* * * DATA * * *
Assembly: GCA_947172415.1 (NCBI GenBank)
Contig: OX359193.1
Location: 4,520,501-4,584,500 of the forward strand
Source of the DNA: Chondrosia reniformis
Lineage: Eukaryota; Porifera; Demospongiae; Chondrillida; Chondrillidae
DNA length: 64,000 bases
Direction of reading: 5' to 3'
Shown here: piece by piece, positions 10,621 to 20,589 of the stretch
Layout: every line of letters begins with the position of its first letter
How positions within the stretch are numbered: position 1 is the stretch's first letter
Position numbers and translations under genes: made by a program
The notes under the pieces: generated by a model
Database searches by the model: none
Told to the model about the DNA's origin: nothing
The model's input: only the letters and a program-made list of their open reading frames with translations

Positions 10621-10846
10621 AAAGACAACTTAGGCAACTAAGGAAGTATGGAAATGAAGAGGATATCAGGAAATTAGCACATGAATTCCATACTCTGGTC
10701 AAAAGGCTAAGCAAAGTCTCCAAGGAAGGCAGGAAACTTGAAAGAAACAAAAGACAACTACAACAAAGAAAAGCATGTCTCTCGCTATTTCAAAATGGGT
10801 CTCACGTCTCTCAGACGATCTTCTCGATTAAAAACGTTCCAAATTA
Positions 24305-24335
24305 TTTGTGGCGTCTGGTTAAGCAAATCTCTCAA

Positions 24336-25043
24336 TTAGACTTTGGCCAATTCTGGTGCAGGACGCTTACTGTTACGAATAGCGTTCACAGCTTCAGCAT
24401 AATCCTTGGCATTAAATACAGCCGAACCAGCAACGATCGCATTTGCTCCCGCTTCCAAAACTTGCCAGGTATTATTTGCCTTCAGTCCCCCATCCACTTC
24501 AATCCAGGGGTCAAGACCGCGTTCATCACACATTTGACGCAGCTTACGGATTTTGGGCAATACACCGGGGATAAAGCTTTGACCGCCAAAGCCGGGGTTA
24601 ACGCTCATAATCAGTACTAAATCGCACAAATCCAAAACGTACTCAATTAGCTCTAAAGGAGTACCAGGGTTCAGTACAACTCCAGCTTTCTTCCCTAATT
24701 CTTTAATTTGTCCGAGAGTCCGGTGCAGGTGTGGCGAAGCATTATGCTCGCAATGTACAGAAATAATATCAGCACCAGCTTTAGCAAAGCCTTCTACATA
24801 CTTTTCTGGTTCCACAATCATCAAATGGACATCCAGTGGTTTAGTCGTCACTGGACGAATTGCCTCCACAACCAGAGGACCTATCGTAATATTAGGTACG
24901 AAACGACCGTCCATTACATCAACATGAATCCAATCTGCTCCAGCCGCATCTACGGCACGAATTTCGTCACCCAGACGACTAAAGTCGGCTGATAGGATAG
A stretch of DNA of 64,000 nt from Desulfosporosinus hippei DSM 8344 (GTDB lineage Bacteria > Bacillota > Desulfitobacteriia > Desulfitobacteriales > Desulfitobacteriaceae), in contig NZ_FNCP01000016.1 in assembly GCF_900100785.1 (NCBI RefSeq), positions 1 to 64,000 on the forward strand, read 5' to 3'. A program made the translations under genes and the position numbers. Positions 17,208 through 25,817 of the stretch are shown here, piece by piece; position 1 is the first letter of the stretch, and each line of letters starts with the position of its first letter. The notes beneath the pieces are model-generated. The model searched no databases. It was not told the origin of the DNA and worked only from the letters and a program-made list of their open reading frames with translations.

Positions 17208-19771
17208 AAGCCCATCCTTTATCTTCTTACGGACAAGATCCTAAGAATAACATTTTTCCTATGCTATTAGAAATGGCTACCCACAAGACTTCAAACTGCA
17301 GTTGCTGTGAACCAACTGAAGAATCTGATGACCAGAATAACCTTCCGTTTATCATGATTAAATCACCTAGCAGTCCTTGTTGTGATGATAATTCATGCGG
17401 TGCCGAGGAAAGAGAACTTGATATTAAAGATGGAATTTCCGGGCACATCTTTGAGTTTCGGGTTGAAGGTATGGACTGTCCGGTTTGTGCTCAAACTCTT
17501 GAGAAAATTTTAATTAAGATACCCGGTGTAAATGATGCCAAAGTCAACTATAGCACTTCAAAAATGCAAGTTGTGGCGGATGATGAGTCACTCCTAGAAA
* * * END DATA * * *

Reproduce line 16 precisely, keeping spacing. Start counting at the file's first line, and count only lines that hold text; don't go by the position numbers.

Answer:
Positions 10621-10846